Each of the separate filter element chambers is also of such a geometry as to provide for inertial separation of dust particles before the flow stream finally flows through the impingement type filters.
Moreover, each of the filter element chambers is substantially isolated from adjacent chambers so that reverse jet cleaning of the filter elements may be carried out without excessive loading of dust on adjacent elements. The overall arrangement of the improved dust collection unit of the present invention is particularly compact and highly efficient and has been made possible substantially due to the discovery that the velocity of the air flow stream entering each of the one or more filter element chambers is reduced rapidly in relation to the distance from the opening into the filter element chambers whereby the heavier airborne particles may be passed in proximity to the openings into each of the separate filter element chambers without overloading the respective filter elements disposed therein. The amount of particulate matter filtered out by the impingement type filters is relatively low and provides for air flow to filter element surface area ratios which are higher than that normally permitted for similar dust removal and collection applications and apparatus.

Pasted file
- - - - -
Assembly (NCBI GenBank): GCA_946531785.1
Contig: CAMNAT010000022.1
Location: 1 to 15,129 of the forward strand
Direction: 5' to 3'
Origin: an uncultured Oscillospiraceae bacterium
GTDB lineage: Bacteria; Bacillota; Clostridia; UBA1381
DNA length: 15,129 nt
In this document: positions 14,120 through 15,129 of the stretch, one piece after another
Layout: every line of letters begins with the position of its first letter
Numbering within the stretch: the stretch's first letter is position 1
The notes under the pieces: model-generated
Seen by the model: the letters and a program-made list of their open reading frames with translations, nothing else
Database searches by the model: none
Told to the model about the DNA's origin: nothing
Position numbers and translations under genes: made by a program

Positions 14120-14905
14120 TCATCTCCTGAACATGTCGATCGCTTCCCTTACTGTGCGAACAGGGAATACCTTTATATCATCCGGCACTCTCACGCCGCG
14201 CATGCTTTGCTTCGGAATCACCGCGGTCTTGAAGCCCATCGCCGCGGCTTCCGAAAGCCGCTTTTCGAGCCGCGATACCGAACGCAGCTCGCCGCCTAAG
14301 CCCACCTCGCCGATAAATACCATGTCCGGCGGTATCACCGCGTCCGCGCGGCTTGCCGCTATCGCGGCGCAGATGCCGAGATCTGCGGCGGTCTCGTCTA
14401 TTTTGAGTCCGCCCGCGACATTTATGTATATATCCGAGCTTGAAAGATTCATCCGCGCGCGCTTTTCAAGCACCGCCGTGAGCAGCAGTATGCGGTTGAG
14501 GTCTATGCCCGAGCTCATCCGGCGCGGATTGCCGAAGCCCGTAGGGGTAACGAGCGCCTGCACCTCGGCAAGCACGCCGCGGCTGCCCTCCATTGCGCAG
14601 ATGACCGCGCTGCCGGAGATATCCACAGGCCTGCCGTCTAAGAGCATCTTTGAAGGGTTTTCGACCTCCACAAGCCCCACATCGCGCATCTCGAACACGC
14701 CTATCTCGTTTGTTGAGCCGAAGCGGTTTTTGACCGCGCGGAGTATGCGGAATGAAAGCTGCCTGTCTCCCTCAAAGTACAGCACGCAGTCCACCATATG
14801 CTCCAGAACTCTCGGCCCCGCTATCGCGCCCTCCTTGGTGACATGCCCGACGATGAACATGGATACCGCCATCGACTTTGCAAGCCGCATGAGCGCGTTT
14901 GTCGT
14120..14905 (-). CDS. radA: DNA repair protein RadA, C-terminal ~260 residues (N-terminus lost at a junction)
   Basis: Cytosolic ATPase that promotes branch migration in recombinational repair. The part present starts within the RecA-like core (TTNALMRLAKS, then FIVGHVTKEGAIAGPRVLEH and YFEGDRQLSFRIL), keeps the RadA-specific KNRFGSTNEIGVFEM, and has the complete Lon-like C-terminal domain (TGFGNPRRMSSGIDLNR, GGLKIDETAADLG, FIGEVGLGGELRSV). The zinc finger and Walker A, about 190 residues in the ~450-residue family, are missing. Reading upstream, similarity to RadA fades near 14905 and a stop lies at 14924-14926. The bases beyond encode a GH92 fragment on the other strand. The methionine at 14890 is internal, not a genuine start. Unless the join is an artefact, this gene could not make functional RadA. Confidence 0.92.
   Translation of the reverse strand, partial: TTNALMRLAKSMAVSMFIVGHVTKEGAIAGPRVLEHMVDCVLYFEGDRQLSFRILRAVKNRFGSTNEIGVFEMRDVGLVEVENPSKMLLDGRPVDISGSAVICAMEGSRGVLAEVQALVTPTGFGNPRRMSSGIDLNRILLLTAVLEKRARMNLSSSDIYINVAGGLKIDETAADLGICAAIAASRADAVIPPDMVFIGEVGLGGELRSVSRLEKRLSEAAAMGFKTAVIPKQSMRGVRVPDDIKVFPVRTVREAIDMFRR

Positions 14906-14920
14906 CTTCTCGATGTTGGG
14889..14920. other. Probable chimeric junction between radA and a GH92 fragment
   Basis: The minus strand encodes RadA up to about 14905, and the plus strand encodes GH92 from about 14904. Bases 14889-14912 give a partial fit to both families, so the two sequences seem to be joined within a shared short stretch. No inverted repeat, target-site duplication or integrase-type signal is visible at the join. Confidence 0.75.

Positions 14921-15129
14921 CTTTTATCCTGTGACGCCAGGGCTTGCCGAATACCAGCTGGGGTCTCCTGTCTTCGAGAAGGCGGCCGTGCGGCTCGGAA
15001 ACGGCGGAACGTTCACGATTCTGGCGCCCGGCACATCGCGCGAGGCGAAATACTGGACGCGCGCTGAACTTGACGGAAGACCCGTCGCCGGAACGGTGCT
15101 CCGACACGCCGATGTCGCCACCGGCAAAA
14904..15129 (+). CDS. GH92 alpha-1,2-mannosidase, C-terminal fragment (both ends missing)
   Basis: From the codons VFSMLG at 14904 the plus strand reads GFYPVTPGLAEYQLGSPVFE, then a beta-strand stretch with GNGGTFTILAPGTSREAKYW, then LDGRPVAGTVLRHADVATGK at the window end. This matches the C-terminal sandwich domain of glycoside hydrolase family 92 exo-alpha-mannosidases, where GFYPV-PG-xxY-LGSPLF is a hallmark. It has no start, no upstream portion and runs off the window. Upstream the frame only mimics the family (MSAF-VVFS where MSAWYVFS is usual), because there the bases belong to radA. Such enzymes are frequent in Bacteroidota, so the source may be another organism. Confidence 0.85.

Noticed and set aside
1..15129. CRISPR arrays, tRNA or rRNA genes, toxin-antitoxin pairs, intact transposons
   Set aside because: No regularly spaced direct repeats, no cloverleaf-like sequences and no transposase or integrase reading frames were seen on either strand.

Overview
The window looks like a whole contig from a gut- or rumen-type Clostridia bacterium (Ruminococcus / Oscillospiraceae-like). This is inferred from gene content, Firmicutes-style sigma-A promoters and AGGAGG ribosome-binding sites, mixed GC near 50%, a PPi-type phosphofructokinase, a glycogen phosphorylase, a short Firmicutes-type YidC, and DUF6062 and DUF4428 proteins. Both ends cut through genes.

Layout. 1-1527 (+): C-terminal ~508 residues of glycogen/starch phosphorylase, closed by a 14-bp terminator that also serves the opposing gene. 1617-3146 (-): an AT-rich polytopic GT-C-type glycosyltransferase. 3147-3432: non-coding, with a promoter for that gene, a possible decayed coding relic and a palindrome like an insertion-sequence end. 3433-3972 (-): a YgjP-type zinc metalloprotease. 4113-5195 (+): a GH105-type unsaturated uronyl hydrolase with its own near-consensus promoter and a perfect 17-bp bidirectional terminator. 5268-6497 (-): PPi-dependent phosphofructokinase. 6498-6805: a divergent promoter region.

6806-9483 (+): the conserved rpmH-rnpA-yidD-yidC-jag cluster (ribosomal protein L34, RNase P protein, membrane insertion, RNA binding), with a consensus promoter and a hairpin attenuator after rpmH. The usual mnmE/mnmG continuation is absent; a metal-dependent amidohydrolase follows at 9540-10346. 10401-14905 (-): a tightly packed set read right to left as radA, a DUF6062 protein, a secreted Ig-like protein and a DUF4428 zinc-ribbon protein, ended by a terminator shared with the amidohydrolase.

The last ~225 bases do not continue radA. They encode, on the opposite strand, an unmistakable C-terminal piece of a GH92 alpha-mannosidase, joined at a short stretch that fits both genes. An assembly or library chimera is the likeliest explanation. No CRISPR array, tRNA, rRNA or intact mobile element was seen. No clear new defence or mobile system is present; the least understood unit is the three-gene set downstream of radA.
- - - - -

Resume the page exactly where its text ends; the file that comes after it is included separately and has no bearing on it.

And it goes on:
Accordingly, the present invention is made up of a number of improved elements which, in combination, provide a total conveying and collection system for airborne particulate matter which is superior to known systems. The system is particularly adapted for handling the removal of drill cuttings and the like from the vicinity of a drillhole as well as preventing the ejection of dust laden air into the ambient atmosphere. An improved material conveying or lifting head surrounding the point of eiection of a high velocity flow stream of dust laden air from a drillhole or the like together with improved conveying and gravity separation apparatus and a novel final ~Z247Z8 separation and collection unit provides a system which is capable of operating without using so called make up ~r in the system and, by minimizing in~low leakage, may operate with a suction blower or pump operating at an inlet volumetric capacity of 1.0 to 1.5 ffmes the bailing 5 air volumetric ~low rate. Moreover, the system requires less power, handles lower quantities of air than prior art systems, is more compact, lighter in weight, less expensive to manufacture and more reliable in operation.